Finding ways to keep workers happy enough in their jobs so they stick around for more than a few years is a challenge employers face when recruiting members of the millennial generation, in particular, said Chris Mutter, a project manager with Atlanta-based design and planning firm HGOR. "They are off the charts as jumpers," he said, adding that crafting the company town experience to attract this group of workers is not something the average business is in a position to do.
In July, Facebook revealed plans for Willow Campus, an expansion of its Menlo Park, CA, headquarters. The new addition is a mixed-use development that will offer housing, a grocery store, a pharmacy, other retail space, a hotel, a visitor/cultural center and seven parks and plazas that are open to employees and the public.
Google's Charleston East campus planned for Mountain View, CA, will include a 2-acre public plaza, bike and pedestrian paths, retail and other amenities to appeal to locals as well as to Google employees. This week, the Mountain View City Council approved a plan to build nearly 10,000 new homes in the development, which will be anchored by Charleston East.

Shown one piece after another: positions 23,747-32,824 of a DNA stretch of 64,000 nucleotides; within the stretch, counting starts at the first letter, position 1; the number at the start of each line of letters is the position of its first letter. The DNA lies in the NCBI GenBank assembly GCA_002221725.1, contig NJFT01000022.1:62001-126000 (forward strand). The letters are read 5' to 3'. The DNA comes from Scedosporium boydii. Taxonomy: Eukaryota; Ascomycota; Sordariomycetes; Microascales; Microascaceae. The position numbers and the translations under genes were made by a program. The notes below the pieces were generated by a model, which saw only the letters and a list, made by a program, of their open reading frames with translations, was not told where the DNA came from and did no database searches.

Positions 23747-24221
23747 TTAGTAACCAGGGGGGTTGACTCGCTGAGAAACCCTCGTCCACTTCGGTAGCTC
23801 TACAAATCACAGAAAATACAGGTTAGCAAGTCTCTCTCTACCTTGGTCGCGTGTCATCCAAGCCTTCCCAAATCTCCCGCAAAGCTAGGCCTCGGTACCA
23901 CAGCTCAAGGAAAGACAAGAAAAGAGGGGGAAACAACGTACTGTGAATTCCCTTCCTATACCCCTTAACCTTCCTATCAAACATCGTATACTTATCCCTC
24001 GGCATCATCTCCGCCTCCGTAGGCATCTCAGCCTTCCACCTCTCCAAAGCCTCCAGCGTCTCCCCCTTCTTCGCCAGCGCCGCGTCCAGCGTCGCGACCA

Verizon is also getting in on the action with a new, $1 billion mixed-use development across the street from its Irving, TX, offices. The 2 million-square-foot project will feature retail, apartments, hotel space, a Dallas Area Rapid Transit station and a 750,000-square-foot office building.
"When [amenities] are positioned strategically, everything can work well on paper, but [companies] can still struggle to make all the dots connect."
Property manager, Transwestern
Due to the resources required to pull off these types of campuses, smaller companies that want to create a similar community experience often look to amenities and benefits that can be realized within their current footprint. Those include alternative work structures like flex time, allowing employees to bring pets to work, and even stocking the office fridge with complementary food and beverages.
Companies with the resources to create a live-work-play environment need to be careful that the community feel is not forced upon its members, said Jon Weems, property manager at Transwestern.
The housing, retail and other features of the original company towns were designed to meet the needs of employees who lacked other options, he said. Those needs are considerably fewer now, and as a result some companies have struggled to fill worker housing and related developments. After all, they can't guarantee new residents will show up simply because they built a space.